8. Great post! It is so easy to get so caught up in making sure we feed our families all the right things that food becomes more of a source of stress than a source of sustenance and enjoyment! Gonna go make the kids a quesadilla out of my store-bought white wheat tortillas! (No, it’s not a regular occurrence, and yes, we’re gonna enjoy them!)

    • Tortillas. We LOVE them, but I really dislike making them. It’s regular store-bought tortillas for us, too.

  9. I so identify with the internal debate described in this post. So much guilt and second-guessing is possible, and yet as my husband reminds me, it’s more about eating ‘in faith’ than eating all organic. . . .

  10. Thanks for the common sense reminder. Sometimes it feels like we moms are doomed to “fail” at feeding our kids. I’m so pleased to see my son eating fruit with gusto that I try not to think about the fact that the peaches, strawberries and blueberries he’s eating are on the dirty dozen list and I bought them on clearance at the local discount food mart. In a perfect world, I’d grow everything, but that just isn’t going to happen in our tiny city backyard.

    • Yes! I hate that doomed feeling. I do think we need to prioritize healthy eating, but no sense killing ourselves with the stress of it all!

  11. Good post and very practical! Just because something is organic, does not mean it’s pesticide free.

  12. Well done! Love this post!

    It reminds me of when we were struggling to get my 18 month old to eat much of anything. One day he asked for a slice of the fresh homemade bread I was slicing in the middle of the afternoon. I first tried to tell him to wait until supper. Then I slapped my forehead and said, “He’s asking for bread… not a cookie or other sugar. What am I waiting for??”

  13. I love it when you get all “common sense-y”. 🙂

    The only thing that I make an effort to buy organic/natural is meat, especially chicken. The difference in the store brand regular boneless, skinless chicken breast and the store brand organic chicken breast is astounding. The size, the taste, the texture – everything. It’s at least $2.00 more a pound, but I don’t eat too much meat (it’s just me after all!), so that’s something I’m willing to shell out for.

    But I cannot bring myself to pay $5+ for organic strawberries when the regular ones are 3 for $5.

    • Ooo, I like that. Pick the one thing that’s most important to you and focus on that. (The chicken I get from the farm is WAY different than store chicken, too! Crazy!)

  14. I totally agree with you! I try to buy organic as well but sometimes it just cannot happen for one reason or another. But, I look at it this way, we are so blessed in this country to just be able to feed our families. I am sure there is a starving family somewhere that would love to be able to supply their hungry child with a conventional apple grown with pesticide! That works with all the things people are so crazy about, HFCS, GMO, artifical coloring! I remember a lady speaking from Africa saying that we worry so much about how our food is grown and they worry IF their food will grow! It is all about perspective!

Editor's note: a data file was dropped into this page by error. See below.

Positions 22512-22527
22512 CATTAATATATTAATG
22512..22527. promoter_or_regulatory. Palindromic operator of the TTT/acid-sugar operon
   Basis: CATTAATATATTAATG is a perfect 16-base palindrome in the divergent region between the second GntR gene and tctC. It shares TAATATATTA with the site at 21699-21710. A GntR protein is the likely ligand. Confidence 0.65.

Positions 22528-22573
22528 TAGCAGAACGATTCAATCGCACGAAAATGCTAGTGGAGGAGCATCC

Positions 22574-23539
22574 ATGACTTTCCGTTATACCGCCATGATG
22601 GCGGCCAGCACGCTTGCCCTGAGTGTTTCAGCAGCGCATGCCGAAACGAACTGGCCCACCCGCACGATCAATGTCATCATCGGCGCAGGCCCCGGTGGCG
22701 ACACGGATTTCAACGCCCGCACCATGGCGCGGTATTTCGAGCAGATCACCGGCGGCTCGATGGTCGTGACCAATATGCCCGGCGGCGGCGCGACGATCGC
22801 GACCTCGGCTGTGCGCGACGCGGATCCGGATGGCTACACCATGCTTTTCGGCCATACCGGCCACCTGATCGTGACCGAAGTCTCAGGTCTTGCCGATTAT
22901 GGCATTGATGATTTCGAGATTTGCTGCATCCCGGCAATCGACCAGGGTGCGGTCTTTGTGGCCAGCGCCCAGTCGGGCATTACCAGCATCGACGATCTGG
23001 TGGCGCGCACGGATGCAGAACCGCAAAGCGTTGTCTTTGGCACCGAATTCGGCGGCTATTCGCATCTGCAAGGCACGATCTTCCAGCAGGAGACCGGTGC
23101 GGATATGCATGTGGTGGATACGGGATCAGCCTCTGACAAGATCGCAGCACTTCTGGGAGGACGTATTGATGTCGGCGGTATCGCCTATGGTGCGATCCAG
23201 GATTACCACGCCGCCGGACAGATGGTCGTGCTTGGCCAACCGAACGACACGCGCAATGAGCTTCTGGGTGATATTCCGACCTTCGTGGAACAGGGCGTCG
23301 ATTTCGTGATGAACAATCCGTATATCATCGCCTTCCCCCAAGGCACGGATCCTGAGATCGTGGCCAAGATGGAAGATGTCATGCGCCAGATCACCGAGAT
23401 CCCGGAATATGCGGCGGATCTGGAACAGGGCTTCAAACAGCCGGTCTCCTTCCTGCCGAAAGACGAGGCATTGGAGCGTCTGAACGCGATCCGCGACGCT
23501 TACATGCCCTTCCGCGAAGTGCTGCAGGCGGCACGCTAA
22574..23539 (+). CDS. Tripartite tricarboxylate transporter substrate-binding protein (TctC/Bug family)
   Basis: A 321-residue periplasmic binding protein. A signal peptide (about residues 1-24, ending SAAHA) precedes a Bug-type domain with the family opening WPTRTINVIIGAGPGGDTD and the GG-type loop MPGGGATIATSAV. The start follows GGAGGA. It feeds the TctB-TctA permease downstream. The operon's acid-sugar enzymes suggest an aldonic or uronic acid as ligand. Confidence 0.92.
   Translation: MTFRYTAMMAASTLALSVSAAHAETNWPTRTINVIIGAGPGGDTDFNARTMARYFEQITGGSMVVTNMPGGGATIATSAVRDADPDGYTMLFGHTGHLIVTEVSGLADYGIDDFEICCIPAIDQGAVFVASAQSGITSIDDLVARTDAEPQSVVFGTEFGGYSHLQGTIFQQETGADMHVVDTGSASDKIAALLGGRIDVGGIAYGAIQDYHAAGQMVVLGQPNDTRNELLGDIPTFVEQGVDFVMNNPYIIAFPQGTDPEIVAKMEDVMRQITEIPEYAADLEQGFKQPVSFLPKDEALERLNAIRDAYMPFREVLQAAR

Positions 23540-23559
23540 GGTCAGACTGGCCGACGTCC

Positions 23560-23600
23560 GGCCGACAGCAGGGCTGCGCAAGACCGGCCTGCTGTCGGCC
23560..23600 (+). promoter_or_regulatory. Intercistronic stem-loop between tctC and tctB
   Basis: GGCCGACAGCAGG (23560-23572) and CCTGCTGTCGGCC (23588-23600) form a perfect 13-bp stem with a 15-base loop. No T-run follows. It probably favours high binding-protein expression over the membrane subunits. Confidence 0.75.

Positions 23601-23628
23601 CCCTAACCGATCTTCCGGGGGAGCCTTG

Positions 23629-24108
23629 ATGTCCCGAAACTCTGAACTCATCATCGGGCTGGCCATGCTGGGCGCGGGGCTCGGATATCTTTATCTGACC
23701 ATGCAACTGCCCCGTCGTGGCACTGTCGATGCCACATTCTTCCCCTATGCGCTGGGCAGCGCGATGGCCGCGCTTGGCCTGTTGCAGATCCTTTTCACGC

15. I loved this post!! I love to buy organic, but sometimes it just doesn’t happen. We leave a veggie wash sprayer on the counter, and everyone knows to use it, and how to use it!! Like you, I’m proud that my teenage boy (who towers over me) will choose fruit over junk food, maybe not every time, but most times. That’s all I can ask. It is so easy to stress over food/nutrition. Thanks for the reminder to relax!

    • Great idea to keep the veggie wash front and center on the counter! Keeping things handy is a good way to encourage everyone to fresh food.

  16. Seriously you got 20 pounds of organic apples for $20!?!?!!? I live in Washington for pete’s sake and haven’t gotten less than $2.89 a pound! Super jealous! and I just don’t get the food industry prices. Do other states grow apples? I thought they all came from my neck of the woods.

    • Yes! 20 pounds for $23 from Azure. They’re based out of Oregon. Surely they have routes in Washington!

      My neighbor has an apple tree and I’ve seen a few others around here, but Kansas certainly isn’t known for apple orchards. 😉

      • We live in PA and we get some local apples here but mostly from New York. This past year was a bad year for apples on the east coast so conventional apples instead of being .72 or .99 a lb, we were paying $1.15 or $1.30 a pound. But for some reason our local Sam’s Club had organic red delicious apples for $1.15 a lb. It was only that variety and the price did go up as the season went on, but I would buy conventional for my husband and I and give the kids the organic ones. Usually I can’t afford organic apples as they are usually twice or more the cost of conventional.

    • We grow a lot of apples in Michigan, too.

    • Amanda Yoder says:

      Wow I can’t even get conventional in season for prices as good as Azure organic apples in VA, wish they came here! On the overall article, I guess it’s very true. I still have a hard time knowing I’m eating all those pesticides and sometimes pass on eating anything if its conventional 🙁 maybe I’m wrong for that, still working to convince myself!

      • You’re not wrong for that at all, Amanda! It’s *good* to be concerned about what’s in and on our food. It’s *good* to strive for the best for our family. I think what’s counterproductive is to not enjoy our food or to stress about it so much that it takes up too much mental space in our otherwise very full lives. (But gosh, if we could just not need pesticides…)

  17. I feel pretty much the same way. At my Bi-Lo, I’m thankful that I can get organic Galas for maybe 50 cents more a pound that regular ones. But shelling out money for organic berries and all produce is just not in my budget all the time. I think buying a lot of produce, even if it’s conventional, has got to be better than spending my money on chips and cookies – whether those are organic/natural/whatever.

    • ” I think buying a lot of produce, even if it’s conventional, has got to be better than spending my money on chips and cookies ” That’s my theory!


  1. […] usually not within my budget. That’s why I loved this post about conventional produce and why we shouldn’t fear the apple. (via The Finer Things in […]